When they saw the star, they rejoiced with exceeding great joy. —Matthew 2:10
22 Dec, 2020
The word ‘selah’ throughout Scripture is used as an exclamation mark at the end of a verse to help us pause and reflect on its meaning. Today, in day 22 of our Christmas devotional series we are resting on Matthew 2:10. Selah.
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Guiding Lights and Compassion this Christmas
by Dr Denise Powell
Long ago, when Matthew’s gospel was written, stars were thought to be living creatures, a type of angel. So, it would not have been surprising for Matthew’s readers to hear that a star guided the Magi to pay their respects to the new king of the Jewish people.
What was surprising was where the star led the Magi.
Surely, the successor to the throne would be found in the sacred city of Jerusalem, the centre of Jewish power. Making this assumption as they entered Judea, the Magi headed first to Jerusalem and began looking for the new king. But they did not find him.
Instead, they encountered the current king, an aging, unwell but still brutal tyrant, Herod the Great. Herod’s response to the possibility of a successor was fear, and Herod’s fear caused “all of Jerusalem” to fear as well (2:3). And for good reason. The only thing more dangerous than a tyrant is a frightened tyrant. When the powerful feel threatened, things do not go well for the powerless.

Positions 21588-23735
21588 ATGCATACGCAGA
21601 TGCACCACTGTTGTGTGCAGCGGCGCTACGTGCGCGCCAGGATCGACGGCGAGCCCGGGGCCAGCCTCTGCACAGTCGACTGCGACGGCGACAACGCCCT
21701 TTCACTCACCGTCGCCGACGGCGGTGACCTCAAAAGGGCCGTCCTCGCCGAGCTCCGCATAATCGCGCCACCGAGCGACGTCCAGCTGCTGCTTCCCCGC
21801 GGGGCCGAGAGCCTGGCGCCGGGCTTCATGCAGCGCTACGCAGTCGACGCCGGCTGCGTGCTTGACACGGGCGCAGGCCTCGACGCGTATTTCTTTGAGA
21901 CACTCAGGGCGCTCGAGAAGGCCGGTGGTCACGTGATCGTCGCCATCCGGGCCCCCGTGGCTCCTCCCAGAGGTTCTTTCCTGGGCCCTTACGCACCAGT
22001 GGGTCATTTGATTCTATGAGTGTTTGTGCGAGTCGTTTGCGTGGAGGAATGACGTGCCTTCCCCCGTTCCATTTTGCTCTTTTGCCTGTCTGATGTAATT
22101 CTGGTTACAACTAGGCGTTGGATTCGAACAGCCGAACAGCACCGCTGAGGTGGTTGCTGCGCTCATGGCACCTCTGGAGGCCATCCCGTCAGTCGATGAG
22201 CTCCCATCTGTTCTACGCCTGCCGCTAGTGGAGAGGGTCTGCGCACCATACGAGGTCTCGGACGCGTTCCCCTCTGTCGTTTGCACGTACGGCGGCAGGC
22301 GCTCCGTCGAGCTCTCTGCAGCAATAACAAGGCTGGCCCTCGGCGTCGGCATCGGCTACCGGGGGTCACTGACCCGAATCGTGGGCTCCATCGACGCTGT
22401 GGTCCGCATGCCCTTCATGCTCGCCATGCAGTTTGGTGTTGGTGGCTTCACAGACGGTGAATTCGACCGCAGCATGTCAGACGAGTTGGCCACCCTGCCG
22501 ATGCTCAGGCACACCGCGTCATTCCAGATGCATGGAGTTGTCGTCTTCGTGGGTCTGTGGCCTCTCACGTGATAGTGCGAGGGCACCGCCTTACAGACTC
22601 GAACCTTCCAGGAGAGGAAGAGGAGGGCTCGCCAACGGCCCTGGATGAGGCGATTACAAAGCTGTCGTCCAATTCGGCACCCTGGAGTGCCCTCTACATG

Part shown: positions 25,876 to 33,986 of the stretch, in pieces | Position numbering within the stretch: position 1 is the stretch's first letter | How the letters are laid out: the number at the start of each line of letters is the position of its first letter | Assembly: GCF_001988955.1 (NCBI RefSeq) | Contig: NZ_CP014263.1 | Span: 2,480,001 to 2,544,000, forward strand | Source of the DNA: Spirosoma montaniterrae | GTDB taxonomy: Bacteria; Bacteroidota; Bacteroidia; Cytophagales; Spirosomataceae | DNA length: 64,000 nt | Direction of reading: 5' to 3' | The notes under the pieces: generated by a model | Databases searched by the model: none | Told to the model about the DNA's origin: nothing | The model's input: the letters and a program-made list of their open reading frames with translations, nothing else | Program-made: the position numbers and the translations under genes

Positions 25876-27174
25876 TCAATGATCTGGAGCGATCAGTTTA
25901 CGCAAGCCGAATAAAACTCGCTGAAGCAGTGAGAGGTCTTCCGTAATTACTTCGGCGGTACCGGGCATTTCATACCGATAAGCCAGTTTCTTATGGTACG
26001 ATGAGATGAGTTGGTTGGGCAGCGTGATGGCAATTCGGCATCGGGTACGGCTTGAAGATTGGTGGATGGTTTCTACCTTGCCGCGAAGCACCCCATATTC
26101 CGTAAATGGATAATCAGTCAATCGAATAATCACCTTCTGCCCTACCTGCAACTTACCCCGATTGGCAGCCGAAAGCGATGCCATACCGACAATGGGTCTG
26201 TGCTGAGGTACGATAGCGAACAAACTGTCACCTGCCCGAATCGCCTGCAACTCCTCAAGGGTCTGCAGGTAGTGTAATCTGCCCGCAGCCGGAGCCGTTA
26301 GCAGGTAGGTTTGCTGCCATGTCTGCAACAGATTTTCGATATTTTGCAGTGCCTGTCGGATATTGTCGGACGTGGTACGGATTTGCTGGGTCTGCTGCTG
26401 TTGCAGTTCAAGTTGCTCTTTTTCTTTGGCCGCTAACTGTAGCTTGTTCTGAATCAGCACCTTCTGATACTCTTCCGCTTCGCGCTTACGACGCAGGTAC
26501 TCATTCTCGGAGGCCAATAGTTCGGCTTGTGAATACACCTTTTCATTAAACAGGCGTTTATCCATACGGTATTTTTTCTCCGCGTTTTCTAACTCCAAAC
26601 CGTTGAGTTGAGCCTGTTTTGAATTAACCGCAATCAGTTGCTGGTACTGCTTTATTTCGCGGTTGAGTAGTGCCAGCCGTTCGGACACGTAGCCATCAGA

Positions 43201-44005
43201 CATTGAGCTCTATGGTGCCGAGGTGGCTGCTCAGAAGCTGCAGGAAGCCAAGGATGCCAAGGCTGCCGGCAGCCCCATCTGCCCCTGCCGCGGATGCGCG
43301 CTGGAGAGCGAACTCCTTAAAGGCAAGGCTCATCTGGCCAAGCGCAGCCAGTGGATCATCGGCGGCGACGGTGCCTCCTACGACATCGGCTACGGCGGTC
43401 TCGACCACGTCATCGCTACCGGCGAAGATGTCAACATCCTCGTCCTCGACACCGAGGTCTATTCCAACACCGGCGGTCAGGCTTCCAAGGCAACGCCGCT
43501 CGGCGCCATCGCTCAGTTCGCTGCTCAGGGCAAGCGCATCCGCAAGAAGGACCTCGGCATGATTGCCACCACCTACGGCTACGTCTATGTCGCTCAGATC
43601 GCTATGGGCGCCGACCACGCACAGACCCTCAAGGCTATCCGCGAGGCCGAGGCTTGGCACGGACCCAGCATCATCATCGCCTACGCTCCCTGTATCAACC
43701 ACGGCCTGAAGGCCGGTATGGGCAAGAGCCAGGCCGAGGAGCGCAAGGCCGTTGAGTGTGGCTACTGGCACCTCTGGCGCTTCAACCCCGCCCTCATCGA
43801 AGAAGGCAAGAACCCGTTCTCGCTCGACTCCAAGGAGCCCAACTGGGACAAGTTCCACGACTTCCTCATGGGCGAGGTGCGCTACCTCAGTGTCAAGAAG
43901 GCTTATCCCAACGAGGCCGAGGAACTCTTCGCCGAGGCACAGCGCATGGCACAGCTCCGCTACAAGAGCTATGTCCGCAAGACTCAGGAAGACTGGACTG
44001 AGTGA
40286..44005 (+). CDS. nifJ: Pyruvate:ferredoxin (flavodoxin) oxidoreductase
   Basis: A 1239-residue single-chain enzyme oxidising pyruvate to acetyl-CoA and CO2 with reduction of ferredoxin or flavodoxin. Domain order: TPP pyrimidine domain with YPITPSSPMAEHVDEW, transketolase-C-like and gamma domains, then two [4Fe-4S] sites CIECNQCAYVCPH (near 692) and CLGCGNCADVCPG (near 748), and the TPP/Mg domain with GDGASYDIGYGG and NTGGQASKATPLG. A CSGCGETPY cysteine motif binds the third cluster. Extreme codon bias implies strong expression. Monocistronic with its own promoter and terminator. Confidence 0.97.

What a contrast to the reaction of the Magi when the star pointed them to the house in Bethlehem where Jesus and His family were living: “And when they saw the star, they rejoiced with exceedingly great joy.”
And for good reason.
This new king would not use His power to tyrannise the powerless but to help them to their feet. He fed the hungry instead of turning them away, healed the sick instead of ignoring them. He welcomed children, cared for widows, and stood up for those who could not stand up for themselves. King Jesus shows there is a different way of ruling than through fear and control; He rules His Kingdom through love and compassion.
And that is cause for “exceedingly great joy”.
Dear Jesus, As we look around our world, we still see fear and violence being used to rule and control people. We thank you, O God, that our King is the great King Jesus whose love and compassion is the most powerful sceptre of all. Amen
Dr Denise Powell
Dr Denise Powell lectures in New Testament at Malyon Theological College and the Australian College of Ministries. Her family have sponsored children through Compassion for many years and love receiving letters from them.
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At the Table Conversation Challenge
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